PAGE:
Maverick England batsman Kevin Pietersen’s international career on Wednesday came to an abrupt end after he was dumped from the team for the upcoming tour of the West Indies and the subsequent World Twenty20 Championships in Bangladesh.
The 33-year-old swashbuckling batsman, who played 104 Tests and 136 ODIs, is set to end as England’s highest run-scorer in all formats of the game after a career spanning nine years.
“Playing cricket for my country has been an honour. Although I am obviously very sad the incredible journey has come to an end, I’m also hugely proud of what we, as a team, have achieved over the past nine years,” Pietersen said in a joint statement with the ECB after what was being seen as a forced retirement.
Pietersen has 8181 Test runs at an average of 47.28 and 4440 ODI runs at 40.73 under his belt. The right-hander has 1176 runs in the 37 Twenty20 Internationals he has played so far.
“I feel extremely fortunate to have played at a time of great success for England cricket alongside some of the best cricketers the country has ever produced. I want to thank everyone for their fantastic support and I wish the team the very best of success going forward.
“I believe I have a great deal still to give as a cricketer. I will continue to play but deeply regret that it won’t be for England,” he added.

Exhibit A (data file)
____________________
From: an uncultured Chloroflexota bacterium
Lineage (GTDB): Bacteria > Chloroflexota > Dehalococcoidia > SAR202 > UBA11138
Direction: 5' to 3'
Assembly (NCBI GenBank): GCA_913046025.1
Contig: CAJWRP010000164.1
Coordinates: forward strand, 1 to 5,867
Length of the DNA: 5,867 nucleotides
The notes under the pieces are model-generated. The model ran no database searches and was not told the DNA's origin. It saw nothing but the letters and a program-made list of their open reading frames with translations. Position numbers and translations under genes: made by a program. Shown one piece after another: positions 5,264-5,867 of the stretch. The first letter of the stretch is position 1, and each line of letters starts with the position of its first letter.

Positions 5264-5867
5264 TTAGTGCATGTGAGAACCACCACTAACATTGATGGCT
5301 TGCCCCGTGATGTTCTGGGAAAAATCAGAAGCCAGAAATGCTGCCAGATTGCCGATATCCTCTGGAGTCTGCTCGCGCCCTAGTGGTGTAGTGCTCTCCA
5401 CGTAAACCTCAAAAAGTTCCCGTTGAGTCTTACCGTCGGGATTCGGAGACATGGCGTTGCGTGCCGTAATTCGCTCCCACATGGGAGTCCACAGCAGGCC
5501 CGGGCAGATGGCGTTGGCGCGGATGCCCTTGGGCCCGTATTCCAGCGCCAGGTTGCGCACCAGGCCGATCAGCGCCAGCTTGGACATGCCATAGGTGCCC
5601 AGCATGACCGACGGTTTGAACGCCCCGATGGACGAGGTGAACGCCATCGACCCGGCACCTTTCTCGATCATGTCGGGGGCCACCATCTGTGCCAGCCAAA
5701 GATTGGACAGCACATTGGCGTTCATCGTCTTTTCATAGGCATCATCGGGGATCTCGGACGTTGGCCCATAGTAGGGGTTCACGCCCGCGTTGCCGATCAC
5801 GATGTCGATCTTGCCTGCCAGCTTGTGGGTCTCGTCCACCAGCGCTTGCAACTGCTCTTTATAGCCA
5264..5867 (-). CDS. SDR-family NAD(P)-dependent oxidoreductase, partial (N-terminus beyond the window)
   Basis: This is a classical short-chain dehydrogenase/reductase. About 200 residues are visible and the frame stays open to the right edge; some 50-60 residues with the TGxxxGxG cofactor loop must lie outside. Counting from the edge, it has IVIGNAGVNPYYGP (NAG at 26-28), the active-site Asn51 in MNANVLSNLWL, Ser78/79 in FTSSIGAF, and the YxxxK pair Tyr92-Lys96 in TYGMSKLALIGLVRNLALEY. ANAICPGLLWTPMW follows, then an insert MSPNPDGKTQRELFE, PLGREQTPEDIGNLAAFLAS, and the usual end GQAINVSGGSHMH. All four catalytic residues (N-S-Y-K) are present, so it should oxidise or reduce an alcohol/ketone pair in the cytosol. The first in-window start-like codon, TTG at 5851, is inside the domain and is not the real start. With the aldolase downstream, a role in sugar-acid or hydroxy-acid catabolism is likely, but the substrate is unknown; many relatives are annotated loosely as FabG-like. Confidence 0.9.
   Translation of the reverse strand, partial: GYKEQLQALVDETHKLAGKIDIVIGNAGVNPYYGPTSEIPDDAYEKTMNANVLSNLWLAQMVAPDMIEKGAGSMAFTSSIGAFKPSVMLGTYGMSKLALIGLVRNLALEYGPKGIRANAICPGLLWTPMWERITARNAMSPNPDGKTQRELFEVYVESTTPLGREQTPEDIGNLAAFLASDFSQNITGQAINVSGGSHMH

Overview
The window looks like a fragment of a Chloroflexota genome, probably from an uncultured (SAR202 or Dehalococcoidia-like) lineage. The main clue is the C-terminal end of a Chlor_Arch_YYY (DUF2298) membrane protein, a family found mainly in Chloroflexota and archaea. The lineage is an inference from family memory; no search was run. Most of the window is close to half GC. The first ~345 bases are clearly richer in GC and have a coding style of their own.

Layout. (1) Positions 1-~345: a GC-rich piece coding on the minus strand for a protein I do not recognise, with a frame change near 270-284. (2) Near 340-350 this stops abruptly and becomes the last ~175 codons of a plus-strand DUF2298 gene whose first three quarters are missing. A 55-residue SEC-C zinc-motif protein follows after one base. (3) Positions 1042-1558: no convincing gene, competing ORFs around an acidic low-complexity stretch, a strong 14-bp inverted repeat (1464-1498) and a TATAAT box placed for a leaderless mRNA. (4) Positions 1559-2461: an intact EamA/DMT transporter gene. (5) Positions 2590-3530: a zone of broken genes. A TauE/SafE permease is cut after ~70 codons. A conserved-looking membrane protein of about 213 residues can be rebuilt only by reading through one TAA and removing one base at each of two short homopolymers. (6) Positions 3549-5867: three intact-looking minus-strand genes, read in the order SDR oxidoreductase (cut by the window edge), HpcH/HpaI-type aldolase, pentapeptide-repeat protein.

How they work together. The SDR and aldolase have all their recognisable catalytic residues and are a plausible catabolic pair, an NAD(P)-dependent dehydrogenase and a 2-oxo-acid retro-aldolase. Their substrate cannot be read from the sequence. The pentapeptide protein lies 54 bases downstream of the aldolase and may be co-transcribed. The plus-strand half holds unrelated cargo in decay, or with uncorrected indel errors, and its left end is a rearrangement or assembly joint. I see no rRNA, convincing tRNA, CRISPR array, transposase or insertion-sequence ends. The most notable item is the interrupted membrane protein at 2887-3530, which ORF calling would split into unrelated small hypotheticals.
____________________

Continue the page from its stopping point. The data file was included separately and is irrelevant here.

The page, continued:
The dramatic announcement was made by the ECB after a disastrous Ashes series in Australia which the English team lost 0—5.
Newly-appointed ECB managing director Paul Downton said it was a “tough decision” to drop Pietersen as part of a rebuilding process with the focus on next year’s World Cup.
“Everyone was aware that there was a need to begin the long-term planning after the Australia tour,” said Downton.
“Therefore we have decided the time is right to look to the future and start to rebuild not only the team but also team ethic and philosophy.”
“England cricket owes a debt of gratitude to Kevin who has proved to be one of the most talented and exciting players to ever represent the country and his 13,797 runs are a testimony to his immense skill,” Downton added.
Pietersen, a player of South African origins, had a controversy-marred run with the national team, and was often criticised for having an “ego”.
His rockstar image notwithstanding, Pietersen often complained of being a loner in the England dressing room and was even dropped from the team after sending messages critical of then captain Alastair Cook to South African players.
Honoured with an MBE after a starring role in England’s 2005 Ashes series, Pietersen created quite a storm some months later when he publicly demanded the sacking of then coach Peter Moores.
Eventually, Moores was sacked and Pietersen was laid off for a brief while before coming back into the side.
He was also at loggerheads with the ECB over his decision to participate in the lucrative IPL even when asked not to.
His sacking today drew sharp reactions with former captain Michael Vaughan criticising it.
“England lost 5—0 and need a huge scapegoat,” he told BBC Radio. “You have to be able to manage mavericks. You can’t have clones around.”
Alec Stewart, cricket director at Pietersen’s county team Surrey, said he’d been treated unfairly.
“When we were winning, we didn’t hear anything. When we lose, everyone is pointing fingers at KP, and I find that unfair and unjust.”